In 2020 Democratic Primary, “Electability” Plays Irrational and Ambiguous Role

By Francis Northwood (PO ’21)

Electability means many things to many people. With the Democratic Party’s 2020 rollout nearly finished, the task at hand for most of the candidates is to separate themselves from a packed crowd. Normally, there are not this many qualified candidates (save for the last Republican primary), but with such a large pool, it allows for greater insight into what voters are looking for in their chosen candidate. A recent Monmouth poll decided to figure out just that. After Donald Trump’s victory in 2016, a large portion of the Democratic electorate realized that its priority was not to find a candidate who fits their exact views, but rather a candidate who could beat Trump. The Monmouth poll posed people with two options: a candidate who they agree with but will have a hard time beating Trump, and a candidate who they did not agree with but will have an easier time beating Trump; 56% took the latter and 33% the former. While, yes, due to the overwhelming policy uniformity of the candidate pool, Democratic voters might think that “disagree” means something minute (perhaps a different approach to the Green New Deal), the poll has some definite implications. Democratic voters want a candidate who is electable. Yet, the stats do not show that.

A recent Emerson poll (a B+ pollster according to poll aggregator 538) has the top five candidates polling in the primary as:

  1. Joe Biden, 26%
  2. Bernie Sanders, 26%
  3. Kamala Harris, 12%
  4. Beto O’Rourke, 11%
  5. Elizabeth Warren, 8%

The same poll had these results for the previous five candidates going against Trump:

  1. Joe Biden, +10
  2. Kamala Harris, +4
  3. Elizabeth Warren, +2
  4. Bernie Sanders, +2
  5. Beto O’Rourke, -2

 

Bernie Sanders and Beto O’Rourke are the two candidates of notice here. Beto, despite nearly being tied with Kamala in primary polling, fairs by far the worst of any of the five candidates in the general election poll. Bernie also drops from one to four, tying with Warren, who polled a distant fifth in the primary polling. The two biggest gainers in general election polling were Kamala and Warren. There seems to be a trend starting to appear here: white men are polling better in the primary polling but worse in the general election, yet the opposite is true for women. Recent polling in the swing states of Michigan and Wisconsin further supports this, for—due to electoral college trends—those state elections will likely determine the presidency.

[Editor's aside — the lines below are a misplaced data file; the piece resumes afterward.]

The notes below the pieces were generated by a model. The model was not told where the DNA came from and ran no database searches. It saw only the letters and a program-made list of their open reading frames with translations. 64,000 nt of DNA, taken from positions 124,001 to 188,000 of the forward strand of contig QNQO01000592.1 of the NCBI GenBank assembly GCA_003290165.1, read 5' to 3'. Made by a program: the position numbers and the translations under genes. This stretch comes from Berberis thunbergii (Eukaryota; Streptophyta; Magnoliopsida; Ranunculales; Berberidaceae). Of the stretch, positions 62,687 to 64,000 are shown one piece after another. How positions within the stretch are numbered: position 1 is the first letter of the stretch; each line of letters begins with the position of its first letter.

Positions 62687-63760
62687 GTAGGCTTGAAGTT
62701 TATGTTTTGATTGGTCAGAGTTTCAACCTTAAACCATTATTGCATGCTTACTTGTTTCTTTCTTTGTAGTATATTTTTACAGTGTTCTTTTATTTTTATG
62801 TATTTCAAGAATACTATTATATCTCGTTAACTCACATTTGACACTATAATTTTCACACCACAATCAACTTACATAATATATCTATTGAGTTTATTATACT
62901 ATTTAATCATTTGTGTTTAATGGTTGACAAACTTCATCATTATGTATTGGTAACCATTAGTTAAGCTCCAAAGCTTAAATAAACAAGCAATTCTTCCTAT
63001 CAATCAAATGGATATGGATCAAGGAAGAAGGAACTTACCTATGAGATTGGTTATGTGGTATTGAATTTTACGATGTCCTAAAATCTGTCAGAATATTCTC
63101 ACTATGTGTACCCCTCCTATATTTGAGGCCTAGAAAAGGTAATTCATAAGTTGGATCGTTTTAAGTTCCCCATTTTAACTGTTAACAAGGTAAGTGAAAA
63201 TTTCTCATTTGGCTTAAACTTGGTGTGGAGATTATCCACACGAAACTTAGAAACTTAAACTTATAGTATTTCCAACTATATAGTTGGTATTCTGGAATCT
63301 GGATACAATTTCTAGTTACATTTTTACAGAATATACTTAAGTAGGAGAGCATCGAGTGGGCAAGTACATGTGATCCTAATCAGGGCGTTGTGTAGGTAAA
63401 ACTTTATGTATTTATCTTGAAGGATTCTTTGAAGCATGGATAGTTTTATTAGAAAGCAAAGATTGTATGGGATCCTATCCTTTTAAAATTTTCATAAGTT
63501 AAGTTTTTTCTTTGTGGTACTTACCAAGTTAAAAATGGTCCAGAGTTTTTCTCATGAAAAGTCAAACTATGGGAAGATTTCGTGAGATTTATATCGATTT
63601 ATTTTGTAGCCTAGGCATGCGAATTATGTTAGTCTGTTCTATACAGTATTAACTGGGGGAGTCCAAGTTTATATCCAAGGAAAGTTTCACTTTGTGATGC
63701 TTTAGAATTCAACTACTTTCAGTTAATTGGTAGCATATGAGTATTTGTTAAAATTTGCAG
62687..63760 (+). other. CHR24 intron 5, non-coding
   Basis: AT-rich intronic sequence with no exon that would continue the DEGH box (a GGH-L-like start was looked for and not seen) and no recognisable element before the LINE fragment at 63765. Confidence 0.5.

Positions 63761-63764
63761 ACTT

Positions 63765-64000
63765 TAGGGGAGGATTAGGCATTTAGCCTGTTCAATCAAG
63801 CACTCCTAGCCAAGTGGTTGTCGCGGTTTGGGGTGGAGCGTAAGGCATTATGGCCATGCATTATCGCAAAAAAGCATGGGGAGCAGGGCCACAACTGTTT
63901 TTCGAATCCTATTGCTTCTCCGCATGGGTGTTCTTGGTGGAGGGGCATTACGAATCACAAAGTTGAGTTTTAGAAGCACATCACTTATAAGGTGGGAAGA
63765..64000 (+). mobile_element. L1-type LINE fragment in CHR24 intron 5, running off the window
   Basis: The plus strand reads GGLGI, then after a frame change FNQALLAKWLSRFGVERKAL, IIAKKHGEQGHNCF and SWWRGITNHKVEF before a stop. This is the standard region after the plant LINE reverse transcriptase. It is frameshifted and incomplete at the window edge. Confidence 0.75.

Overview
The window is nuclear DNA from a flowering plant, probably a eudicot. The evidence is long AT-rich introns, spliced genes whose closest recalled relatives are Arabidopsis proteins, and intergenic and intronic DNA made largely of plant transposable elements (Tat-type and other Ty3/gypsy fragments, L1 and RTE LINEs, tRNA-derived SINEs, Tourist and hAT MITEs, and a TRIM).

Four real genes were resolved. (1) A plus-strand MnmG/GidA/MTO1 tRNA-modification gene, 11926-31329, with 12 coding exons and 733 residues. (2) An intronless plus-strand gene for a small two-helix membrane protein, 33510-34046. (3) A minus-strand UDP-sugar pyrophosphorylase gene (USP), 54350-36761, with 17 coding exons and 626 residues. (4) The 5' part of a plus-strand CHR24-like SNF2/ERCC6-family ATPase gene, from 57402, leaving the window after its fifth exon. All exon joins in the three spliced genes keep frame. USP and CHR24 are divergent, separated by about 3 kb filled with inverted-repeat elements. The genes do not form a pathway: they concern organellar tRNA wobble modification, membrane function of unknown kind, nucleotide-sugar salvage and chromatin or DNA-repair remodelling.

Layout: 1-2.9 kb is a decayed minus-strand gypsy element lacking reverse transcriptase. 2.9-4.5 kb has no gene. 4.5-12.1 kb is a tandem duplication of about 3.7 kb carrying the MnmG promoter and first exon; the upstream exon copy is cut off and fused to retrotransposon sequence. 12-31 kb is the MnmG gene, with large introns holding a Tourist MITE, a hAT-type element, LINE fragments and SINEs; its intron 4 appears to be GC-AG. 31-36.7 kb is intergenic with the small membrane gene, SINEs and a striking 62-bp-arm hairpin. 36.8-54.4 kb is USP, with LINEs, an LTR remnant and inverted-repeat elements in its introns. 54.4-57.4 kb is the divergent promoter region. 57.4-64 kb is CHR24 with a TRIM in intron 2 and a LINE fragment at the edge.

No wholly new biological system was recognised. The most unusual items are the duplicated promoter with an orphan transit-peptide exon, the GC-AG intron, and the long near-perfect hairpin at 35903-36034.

Michigan (Emerson) General Election, Democrats vs. Trump:

  1. Joe Biden, +8
  2. Amy Klobuchar, +6
  3. Bernie Sanders, +5
  4. Elizabeth Warren, +2
  5. Kamala Harris, +2

Wisconsin (Emerson) General Election, Democrats vs Trump:

  1. Joe Biden, +9
  2. Bernie Sanders, +4
  3. Elizabeth Warren, +4
  4. Beto O’Rourke, +2
  5. Amy Klobuchar, +1

 

In these two recent swing-state polls, Minnesota Senator Amy Klobuchar pulls into the top five, despite being a distant tenth in the original Democratic primary national poll. Again, a woman who is relatively electable (in relation to the rest of the primary field) but does not come close to polling well with a Democratic electorate—an electorate that is supposedly interested in their candidate’s electability. The clear discrepancy in what voters say they wants versus what voters seem to want can be answered two ways:

 

Democratic voters are answering irrationally

 

It is perhaps true that left-wing voters say they want electability, but in fact want something else. Indeed, this is true for other supposedly-desired qualities found in candidates. Democratic voters want someone under 70 who has decades of political experience, yet Biden, Bernie, and Beto do not fit those criteria. Jay Inslee fits the criteria, but is polling a distant 12th in the original Emerson poll. It may be that voters say they want electability, but really do not care.

 

Democratic voters are misinformed on what “electability” means

 

The other option is that the Democratic electorate is mistaken in their understanding of electability. There have been 43 white men in the Oval Office, and, to many, that is what a traditional, electable, candidate might look like. Despite the fact that Klobuchar and Warren both are electable—in the strict sense that they poll well against Trump in the general election—they do not look like the traditional candidate.

 

Whether it is irrationality or misperception, voters’ candidate preferences clearly do not match what they say they look for in a candidate. Perhaps, however, it is too much to ask voters to understand what electable means in its truest sense—that is, which candidate’s are most popular and most likely to win 270 electoral votes. Maybe voters have a different view of electability—where they think that the polling on election day will reflect their supposed emphasis on electability much more, or the general election polling is just (currently) inaccurate. Perhaps, however, it is just too early to tell.

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